We all (I assume) love writing them as much as going to the dentist's. Unless you're one of those teeth-overachievers. No one likes you Ted, move on.
As Vivian Hood highlights in the article below, ignoring the biography section on your firm's website is a gross error. Not only does the bulk of traffic end up there, but it can make the difference between a client picking or bypassing you.
Here's what you should include in your bio:
- Links to your social media (make sure these are kept updated too!) The usual suspects include LinkedIn and Twitter, but why not show some personality by including your Pinterest or Instagram too?
- A brief summary in which you make crystal clear your areas of expertise (don't spend it all talking about out-of-date or irrelevant experience).
- Links to your thought leadership (blogs, insights, articles etc). If you are not currently creating content, you are missing out on an opportunity to demonstrate your expertise - this will make the difference if someone is hesitating between you and someone else.
- Be specific. There is a temptation with bios to try and be all things to all people, but the secret to success lies in being specific. Focus on your niche expertise.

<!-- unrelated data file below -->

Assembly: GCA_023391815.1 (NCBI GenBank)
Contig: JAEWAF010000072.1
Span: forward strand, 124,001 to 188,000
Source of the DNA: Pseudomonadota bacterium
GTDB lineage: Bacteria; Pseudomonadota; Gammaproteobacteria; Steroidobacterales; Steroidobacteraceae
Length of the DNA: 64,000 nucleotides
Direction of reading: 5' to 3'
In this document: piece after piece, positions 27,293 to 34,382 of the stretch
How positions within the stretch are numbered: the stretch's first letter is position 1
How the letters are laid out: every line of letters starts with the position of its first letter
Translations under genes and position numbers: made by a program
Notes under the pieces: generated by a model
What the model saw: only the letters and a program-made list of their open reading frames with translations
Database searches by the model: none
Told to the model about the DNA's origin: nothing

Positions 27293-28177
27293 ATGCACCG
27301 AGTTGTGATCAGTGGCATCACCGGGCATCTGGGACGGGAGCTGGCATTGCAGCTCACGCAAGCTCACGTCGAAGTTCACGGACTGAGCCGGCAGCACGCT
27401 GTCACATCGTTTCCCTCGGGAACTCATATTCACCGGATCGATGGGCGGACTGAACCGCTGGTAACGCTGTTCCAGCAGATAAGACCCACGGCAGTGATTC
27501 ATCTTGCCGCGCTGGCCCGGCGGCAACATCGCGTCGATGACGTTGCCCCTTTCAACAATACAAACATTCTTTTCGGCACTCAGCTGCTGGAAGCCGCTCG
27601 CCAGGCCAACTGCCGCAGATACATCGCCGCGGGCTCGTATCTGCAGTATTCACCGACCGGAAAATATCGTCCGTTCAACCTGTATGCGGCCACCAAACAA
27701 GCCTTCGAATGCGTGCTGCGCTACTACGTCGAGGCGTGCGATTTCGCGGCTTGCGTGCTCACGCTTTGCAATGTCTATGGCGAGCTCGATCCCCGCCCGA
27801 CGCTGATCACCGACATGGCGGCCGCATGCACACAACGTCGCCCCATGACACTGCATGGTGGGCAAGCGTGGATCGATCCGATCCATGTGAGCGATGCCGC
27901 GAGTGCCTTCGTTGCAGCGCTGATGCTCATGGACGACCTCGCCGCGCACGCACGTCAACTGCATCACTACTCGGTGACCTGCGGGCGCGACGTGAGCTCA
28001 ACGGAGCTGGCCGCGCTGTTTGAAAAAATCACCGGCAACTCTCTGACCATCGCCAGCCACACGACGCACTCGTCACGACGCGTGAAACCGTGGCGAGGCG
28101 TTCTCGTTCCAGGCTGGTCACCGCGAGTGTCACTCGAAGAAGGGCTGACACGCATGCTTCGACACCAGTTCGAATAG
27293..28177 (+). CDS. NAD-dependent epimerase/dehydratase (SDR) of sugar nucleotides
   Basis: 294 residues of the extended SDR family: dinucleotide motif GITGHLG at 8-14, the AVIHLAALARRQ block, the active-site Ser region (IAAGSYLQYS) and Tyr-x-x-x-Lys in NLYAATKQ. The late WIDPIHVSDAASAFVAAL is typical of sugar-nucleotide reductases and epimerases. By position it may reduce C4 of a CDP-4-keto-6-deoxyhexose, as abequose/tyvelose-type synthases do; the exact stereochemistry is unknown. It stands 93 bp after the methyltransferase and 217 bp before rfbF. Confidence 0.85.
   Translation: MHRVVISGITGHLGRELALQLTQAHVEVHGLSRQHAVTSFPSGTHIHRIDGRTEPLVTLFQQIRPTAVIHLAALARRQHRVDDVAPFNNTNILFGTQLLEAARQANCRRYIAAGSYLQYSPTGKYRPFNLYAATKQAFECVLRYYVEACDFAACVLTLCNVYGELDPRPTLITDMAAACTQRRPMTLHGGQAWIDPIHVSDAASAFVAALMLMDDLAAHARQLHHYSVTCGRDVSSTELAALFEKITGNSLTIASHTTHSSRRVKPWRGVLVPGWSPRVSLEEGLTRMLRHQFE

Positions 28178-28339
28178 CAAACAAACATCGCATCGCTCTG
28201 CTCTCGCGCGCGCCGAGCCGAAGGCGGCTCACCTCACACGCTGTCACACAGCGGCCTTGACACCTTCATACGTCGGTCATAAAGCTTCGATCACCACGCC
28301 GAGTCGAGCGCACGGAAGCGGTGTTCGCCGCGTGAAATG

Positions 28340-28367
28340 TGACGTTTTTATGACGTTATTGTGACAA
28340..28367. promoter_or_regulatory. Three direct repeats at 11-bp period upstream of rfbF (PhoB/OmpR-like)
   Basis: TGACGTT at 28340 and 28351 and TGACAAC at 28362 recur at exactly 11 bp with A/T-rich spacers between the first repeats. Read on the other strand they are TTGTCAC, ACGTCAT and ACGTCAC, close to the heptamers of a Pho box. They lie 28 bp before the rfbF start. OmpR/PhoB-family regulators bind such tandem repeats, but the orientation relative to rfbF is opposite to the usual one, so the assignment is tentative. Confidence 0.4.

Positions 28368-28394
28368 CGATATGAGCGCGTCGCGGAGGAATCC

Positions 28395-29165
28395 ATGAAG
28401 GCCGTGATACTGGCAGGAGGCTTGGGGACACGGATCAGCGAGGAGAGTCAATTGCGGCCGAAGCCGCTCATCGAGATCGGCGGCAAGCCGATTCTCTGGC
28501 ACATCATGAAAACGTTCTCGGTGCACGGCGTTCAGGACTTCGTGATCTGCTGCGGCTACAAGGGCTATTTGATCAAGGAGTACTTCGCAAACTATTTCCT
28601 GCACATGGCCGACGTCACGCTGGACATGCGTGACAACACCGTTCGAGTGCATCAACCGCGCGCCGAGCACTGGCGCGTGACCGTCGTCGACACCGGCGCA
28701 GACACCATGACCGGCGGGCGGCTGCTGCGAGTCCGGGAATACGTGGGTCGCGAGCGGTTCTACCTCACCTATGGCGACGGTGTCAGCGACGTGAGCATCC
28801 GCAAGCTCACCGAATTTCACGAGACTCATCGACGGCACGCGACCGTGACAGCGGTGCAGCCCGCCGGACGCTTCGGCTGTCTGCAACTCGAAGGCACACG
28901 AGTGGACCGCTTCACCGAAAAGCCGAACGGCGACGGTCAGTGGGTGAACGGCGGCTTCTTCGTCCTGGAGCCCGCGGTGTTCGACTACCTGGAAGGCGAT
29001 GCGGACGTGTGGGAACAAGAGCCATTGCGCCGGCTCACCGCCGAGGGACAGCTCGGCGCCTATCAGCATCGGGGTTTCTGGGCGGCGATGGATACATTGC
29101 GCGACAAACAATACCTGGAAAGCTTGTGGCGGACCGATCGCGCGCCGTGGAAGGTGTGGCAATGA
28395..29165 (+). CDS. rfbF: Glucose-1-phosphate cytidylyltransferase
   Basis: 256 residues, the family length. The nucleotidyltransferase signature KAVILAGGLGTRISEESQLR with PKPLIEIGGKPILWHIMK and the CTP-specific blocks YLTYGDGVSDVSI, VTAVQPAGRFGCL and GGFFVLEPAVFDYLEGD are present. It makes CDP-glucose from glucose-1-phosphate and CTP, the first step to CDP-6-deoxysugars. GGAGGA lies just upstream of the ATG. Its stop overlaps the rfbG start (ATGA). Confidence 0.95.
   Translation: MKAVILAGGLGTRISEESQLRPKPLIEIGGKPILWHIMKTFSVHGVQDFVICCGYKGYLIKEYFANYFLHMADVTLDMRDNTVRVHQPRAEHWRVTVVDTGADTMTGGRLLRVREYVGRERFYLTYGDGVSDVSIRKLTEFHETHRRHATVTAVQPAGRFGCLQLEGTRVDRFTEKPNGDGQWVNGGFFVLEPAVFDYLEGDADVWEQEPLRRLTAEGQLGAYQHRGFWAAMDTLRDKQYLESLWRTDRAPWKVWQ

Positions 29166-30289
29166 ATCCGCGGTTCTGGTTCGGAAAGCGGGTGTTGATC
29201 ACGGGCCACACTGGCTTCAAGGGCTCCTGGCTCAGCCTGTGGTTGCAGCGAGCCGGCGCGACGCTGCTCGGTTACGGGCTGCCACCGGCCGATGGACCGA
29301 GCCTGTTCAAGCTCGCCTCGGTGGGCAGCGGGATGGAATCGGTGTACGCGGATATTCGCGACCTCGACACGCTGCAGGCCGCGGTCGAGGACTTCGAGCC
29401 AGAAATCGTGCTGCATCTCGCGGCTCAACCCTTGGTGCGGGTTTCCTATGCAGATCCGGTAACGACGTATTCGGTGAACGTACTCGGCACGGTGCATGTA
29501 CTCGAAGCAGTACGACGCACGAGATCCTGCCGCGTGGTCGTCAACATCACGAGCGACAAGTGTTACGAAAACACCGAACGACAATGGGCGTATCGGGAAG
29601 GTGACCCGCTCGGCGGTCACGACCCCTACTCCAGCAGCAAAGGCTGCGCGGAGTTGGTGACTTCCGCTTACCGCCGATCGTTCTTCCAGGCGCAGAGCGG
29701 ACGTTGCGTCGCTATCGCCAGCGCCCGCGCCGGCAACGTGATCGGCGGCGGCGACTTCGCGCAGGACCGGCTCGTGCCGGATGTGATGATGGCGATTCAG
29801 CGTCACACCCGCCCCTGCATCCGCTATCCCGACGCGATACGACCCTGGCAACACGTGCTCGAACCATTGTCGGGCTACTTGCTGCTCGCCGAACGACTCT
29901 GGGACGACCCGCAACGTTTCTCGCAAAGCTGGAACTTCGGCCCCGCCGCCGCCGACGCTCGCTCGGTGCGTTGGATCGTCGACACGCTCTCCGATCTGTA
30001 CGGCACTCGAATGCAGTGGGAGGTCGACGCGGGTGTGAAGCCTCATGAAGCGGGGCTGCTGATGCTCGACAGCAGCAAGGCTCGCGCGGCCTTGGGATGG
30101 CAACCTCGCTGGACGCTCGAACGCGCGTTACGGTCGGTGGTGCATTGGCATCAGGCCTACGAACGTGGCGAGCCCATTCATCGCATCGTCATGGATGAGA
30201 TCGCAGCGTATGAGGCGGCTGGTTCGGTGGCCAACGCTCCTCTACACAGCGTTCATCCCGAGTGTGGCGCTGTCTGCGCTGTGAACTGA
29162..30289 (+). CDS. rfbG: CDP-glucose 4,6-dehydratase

This isn't all down to the individual lawyer, this type of best practice should be encouraged for all biographies across a firm.
And a special plea: throw away the high school yearbook-style headshots.
How engaging and readable are your attorney bios? Keep in mind that 80 percent of legal website traffic is to biographies, with 30 to 90 seconds spent viewing each on average. Create compelling bios that show personality. Update them regularly, and include thought leadership generated by that attorney. Woodyear acknowledged that most general counsel (67 percent) vet lawyers online and on LinkedIn before reaching out. How are your attorneys using LinkedIn? Review your firm’s strategy for LinkedIn and go beyond sharing content on the company page or thinking of LinkedIn profiles as a second biography.